Community members walk on the street in a devastated section nearly three weeks after Hurricane Maria hit the island, on October 10, 2017 in Pellejas, Puerto Rico. They said they have received virtually no governmental assistance and their houses have no electricity or running water.
Photo: Mario Tama (Getty Images)
Advertisement

4 / 13

Seeking cellphone signal

Seeking cellphone signal

 Family members gather while attempting to speak by phone with another family member along a roadside near the top of a mountain, more than two weeks after Hurricane Maria swept through the island, on October 6, 2017 in Orocovis, Puerto Rico.
Family members gather while attempting to speak by phone with another family member along a roadside near the top of a mountain, more than two weeks after Hurricane Maria swept through the island, on October 6, 2017 in Orocovis, Puerto Rico.
Photo: Mario Tama (Getty Images)
Advertisement

5 / 13

Damaged homes

Damaged homes

Men gather at a partially destroyed bar three weeks after Hurricane Maria hit the island, on October 11, 2017 in Aibonito, Puerto Rico.
Men gather at a partially destroyed bar three weeks after Hurricane Maria hit the island, on October 11, 2017 in Aibonito, Puerto Rico.
Photo: Mario Tama (Getty Images)
Advertisement

6 / 13

Empty shelves

Empty shelves

Beverage shelves stand mostly empty in a Walgreens store over three weeks after Hurricane Maria hit the island, on October 13, 2017 in San Juan, Puerto Rico.
Beverage shelves stand mostly empty in a Walgreens store over three weeks after Hurricane Maria hit the island, on October 13, 2017 in San Juan, Puerto Rico.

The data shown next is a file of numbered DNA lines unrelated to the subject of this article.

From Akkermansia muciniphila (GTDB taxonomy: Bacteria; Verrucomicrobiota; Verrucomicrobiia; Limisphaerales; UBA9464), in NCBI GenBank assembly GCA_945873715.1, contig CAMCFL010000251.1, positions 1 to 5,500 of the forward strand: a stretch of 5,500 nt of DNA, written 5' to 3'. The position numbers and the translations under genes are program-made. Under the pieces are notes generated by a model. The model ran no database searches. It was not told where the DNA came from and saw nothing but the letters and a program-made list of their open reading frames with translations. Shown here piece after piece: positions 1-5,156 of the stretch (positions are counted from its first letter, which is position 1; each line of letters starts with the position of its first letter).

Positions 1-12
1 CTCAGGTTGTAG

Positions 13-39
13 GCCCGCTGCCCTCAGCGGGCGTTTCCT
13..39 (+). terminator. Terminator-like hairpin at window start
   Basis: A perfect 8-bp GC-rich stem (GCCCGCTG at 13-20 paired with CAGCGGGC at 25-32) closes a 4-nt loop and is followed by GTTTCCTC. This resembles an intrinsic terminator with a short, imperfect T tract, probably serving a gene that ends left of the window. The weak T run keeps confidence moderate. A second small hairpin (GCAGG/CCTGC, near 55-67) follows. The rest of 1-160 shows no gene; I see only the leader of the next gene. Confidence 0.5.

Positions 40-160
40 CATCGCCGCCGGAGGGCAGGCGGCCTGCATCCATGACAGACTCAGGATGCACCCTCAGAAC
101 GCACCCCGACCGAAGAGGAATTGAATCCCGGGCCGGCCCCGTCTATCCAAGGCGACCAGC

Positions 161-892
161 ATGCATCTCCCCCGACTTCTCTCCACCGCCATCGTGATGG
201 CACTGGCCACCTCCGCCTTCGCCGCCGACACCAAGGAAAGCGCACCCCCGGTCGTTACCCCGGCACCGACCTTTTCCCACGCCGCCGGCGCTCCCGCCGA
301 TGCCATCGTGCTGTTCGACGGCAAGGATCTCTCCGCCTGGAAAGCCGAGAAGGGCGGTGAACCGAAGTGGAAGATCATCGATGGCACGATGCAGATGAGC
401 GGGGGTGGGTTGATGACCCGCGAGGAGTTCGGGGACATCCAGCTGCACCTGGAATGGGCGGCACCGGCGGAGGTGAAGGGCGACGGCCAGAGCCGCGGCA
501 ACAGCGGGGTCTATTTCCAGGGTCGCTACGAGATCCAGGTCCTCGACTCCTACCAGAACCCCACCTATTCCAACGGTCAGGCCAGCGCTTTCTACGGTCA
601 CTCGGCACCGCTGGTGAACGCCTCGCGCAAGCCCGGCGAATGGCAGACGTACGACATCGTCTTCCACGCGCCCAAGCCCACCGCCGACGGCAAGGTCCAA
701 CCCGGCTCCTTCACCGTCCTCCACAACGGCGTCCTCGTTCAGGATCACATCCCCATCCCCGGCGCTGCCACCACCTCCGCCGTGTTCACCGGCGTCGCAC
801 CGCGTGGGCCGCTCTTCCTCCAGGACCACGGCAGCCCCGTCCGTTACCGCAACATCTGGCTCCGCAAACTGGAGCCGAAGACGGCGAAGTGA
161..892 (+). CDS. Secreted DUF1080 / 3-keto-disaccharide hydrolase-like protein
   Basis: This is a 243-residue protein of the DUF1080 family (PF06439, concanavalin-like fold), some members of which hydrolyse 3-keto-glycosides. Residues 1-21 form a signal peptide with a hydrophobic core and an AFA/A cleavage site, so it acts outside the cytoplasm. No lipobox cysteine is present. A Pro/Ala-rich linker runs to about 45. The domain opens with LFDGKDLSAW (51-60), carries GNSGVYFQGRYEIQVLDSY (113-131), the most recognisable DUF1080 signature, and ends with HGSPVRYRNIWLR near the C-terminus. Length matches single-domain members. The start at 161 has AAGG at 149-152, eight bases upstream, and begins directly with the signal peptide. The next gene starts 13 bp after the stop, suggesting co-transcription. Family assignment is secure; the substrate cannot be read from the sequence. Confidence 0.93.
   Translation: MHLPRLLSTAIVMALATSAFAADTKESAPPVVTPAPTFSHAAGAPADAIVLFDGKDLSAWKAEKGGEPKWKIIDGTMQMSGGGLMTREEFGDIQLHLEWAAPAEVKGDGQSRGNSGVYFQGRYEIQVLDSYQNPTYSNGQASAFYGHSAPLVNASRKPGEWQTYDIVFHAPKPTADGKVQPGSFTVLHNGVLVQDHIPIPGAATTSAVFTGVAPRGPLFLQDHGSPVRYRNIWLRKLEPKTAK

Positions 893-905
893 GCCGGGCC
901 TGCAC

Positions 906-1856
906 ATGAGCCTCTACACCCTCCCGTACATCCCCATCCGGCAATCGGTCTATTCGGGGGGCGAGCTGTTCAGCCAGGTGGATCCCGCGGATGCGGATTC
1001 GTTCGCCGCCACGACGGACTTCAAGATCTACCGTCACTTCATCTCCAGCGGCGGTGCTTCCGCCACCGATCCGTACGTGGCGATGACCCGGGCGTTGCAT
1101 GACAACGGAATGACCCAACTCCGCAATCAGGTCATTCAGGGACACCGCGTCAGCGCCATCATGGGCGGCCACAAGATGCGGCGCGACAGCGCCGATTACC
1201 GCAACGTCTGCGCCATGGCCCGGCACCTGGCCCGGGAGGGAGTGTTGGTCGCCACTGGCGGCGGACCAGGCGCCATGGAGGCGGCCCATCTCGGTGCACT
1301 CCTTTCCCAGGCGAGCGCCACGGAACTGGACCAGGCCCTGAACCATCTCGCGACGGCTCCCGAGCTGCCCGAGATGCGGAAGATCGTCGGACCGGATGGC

Photo: Mario Tama (Getty Images)
Advertisement

7 / 13

Outdoor showers

Outdoor showers

People affected by Hurricane Maria collect water while others bathe using an improvised water system for water pipes from a mountain creek in Utuado, Puerto Rico on October 17, 2017.
People affected by Hurricane Maria collect water while others bathe using an improvised water system for water pipes from a mountain creek in Utuado, Puerto Rico on October 17, 2017.
Photo: RICARDO ARDUENGO/AFP (Getty Images)
Advertisement

8 / 13

Water collection

Water collection

A man carries water on his head on September 23, 2017 in Newtown on the Caribbean island of Dominica following Hurricane Maria.
A man carries water on his head on September 23, 2017 in Newtown on the Caribbean island of Dominica following Hurricane Maria.
Photo: CEDRICK ISHAM CALVADOS/AFP (Getty Images)
Advertisement

9 / 13

Widespread street flooding

Widespread street flooding

View of the flooded streets of Arenoso, northeastern Dominican Republic, on September 24, 2017 after Hurricane Maria.
View of the flooded streets of Arenoso, northeastern Dominican Republic, on September 24, 2017 after Hurricane Maria.
Photo: ERIKA SANTELICES/AFP (Getty Images)
Advertisement

10 / 13

Damaged hospital

Damaged hospital

A hospital room stands deserted in Roseau on the Caribbean island of Dominica after Hurricane Maria, September 23, 2017.
A hospital room stands deserted in Roseau on the Caribbean island of Dominica after Hurricane Maria, September 23, 2017.
Photo: CEDRICK ISHAM CALVADOS/AFP (Getty Images)
Advertisement

11 / 13

The iconic paper towel toss

The iconic paper towel toss

A billboard reads “Never Forget” (in Spanish) and shows U.S. President Donald Trump throwing a roll of paper towels when he visited Puerto Rico after Hurricane Maria in 2017.
A billboard reads “Never Forget” (in Spanish) and shows U.S. President Donald Trump throwing a roll of paper towels when he visited Puerto Rico after Hurricane Maria in 2017.
Photo: Gregg Newton / AFP (Getty Images)
Advertisement

12 / 13

Aftermath

Aftermath

View of displayed shoes in memory of the more than 4,000 estimated deaths caused by Hurricane Maria in front of the Puerto Rican Capitol, in June 2018. U.S. researchers found that deaths were higher than officials had previously reported.
View of displayed shoes in memory of the more than 4,000 estimated deaths caused by Hurricane Maria in front of the Puerto Rican Capitol, in June 2018. U.S. researchers found that deaths were higher than officials had previously reported.
Photo: RICARDO ARDUENGO/AFP (Getty Images)
Advertisement

13 / 13